I've played Heroes of the Storm for two years, starting just after it left beta. In that time I've played 2,490 games. Each game takes an average of 20 minutes, though they can last anything from about 12 minutes during an outright stomp to upwards of half an hour, if both sides consist of woeful morons. By my calculations, that's exactly 830 hours of furious mouse-clicks and grimaces of anguish, or just over 34 and a half full days of gaming. That's a lot. [Pfft, I had over 700 days of World of Warcraft play time! -Ed.]

Since mid-2015, I've obsessively devoured patch notes, posted several despairing notes on Reddit wondering why I always seem to find myself partnered with imbeciles (surprise: the team imbecile is often me), and even found myself watching tournaments played by men and boys 10 years my junior with frightening dedication to the game, and faster fingers than I'll ever have—e-sports being something I'd never expected to find pleasure in. These things, if you let them, have a way of taking over your life.

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Sega built a real Warhammer 40K Power Fist, then let me smash things with it

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According to Warhammer: 40,000 lore, the Power Fist (also known as the Power Glove) is a late-41st millennium weapon wielded by honoured Space Marine Captains and Chapter Masters. While slow to use, its powerful hydraulics mean the fist can hammer straight through the side of tanks, and end conflicts with a single, powerful blow. And yet, despite the fist's theoretical technological prowess, no one has seen fit to turn it from fiction into fact.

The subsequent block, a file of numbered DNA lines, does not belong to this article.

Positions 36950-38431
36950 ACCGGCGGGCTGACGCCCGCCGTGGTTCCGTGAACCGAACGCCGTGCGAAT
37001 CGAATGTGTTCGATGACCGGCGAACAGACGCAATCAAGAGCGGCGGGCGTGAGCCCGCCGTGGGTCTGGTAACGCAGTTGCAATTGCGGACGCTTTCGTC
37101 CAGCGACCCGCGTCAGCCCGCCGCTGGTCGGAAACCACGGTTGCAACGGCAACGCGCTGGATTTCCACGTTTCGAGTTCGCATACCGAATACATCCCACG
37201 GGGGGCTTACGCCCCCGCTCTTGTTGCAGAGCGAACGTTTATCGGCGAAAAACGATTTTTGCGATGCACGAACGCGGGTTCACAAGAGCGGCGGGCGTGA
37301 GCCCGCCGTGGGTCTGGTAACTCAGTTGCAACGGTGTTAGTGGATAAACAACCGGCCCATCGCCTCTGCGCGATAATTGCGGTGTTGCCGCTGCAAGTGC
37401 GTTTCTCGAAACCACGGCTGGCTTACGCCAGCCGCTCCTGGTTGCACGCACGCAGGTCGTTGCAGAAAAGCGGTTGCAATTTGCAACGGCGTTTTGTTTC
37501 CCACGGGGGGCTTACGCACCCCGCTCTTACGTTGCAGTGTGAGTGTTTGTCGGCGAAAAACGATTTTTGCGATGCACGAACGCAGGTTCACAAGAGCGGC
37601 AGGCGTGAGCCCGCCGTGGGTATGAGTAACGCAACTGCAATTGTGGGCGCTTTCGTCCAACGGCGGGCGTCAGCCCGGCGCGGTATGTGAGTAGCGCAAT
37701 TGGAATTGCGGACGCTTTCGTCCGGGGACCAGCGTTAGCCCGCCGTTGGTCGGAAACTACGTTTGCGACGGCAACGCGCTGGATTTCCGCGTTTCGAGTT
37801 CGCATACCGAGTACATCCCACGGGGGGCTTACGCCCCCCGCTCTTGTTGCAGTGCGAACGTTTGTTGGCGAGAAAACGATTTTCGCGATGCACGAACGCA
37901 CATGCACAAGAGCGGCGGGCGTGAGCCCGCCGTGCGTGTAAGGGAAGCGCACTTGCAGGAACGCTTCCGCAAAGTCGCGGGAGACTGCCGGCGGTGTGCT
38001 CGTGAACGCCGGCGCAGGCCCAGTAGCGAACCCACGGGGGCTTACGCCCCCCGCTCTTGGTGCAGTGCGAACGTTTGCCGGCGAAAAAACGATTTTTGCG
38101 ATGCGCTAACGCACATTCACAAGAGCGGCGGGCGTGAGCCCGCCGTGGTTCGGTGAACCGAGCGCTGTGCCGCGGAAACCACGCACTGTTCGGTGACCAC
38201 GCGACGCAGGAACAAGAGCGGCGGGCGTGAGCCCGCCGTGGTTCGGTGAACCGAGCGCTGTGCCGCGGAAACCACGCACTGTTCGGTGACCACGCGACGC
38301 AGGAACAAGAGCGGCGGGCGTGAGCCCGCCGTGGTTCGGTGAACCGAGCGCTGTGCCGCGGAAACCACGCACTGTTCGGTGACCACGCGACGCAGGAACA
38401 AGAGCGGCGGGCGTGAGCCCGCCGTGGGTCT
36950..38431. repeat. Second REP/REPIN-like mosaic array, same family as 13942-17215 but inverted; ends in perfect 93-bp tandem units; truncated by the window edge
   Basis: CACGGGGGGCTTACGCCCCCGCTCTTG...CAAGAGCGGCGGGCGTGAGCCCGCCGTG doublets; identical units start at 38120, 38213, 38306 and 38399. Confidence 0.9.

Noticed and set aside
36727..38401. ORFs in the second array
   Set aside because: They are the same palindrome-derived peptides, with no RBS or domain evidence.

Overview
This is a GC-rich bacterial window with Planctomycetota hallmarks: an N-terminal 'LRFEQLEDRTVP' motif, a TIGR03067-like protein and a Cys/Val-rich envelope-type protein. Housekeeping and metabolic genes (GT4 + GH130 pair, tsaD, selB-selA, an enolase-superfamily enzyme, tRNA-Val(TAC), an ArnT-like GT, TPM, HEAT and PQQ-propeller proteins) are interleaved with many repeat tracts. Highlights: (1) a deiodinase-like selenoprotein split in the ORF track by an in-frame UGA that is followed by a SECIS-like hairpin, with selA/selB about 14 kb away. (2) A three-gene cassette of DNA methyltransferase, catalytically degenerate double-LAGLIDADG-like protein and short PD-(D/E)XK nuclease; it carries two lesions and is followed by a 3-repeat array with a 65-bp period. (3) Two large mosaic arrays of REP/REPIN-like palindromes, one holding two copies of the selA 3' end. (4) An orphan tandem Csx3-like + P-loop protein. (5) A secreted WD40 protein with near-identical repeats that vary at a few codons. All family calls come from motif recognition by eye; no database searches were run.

That is until Sega, clearly with a marketing budget surplus to burn through by the end of the fiscal year, decided the best way to promote its latest real-time strategy game Warhammer 40K: Dawn of War 3 was to build a replica 3000psi Power Fist, and then have journalists and influencers smash things with it. Yes, it's a classic PR stunt the likes of which gaming hasn't seen since that time THQ asked people to literally break into parked cars with a hammer and steal copies of Red Faction: Guerrilla(!), or when Activision renamed Edinburgh Zoo's wolverine "Logan" to launch X-Men Origins.

And it's just as brilliantly pointless.

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Ars is teaming up with GOG and we’re giving away The Witcher to everyone

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The giveaway is back on! We think we've squashed our tech issues and anyone can now once again get codes.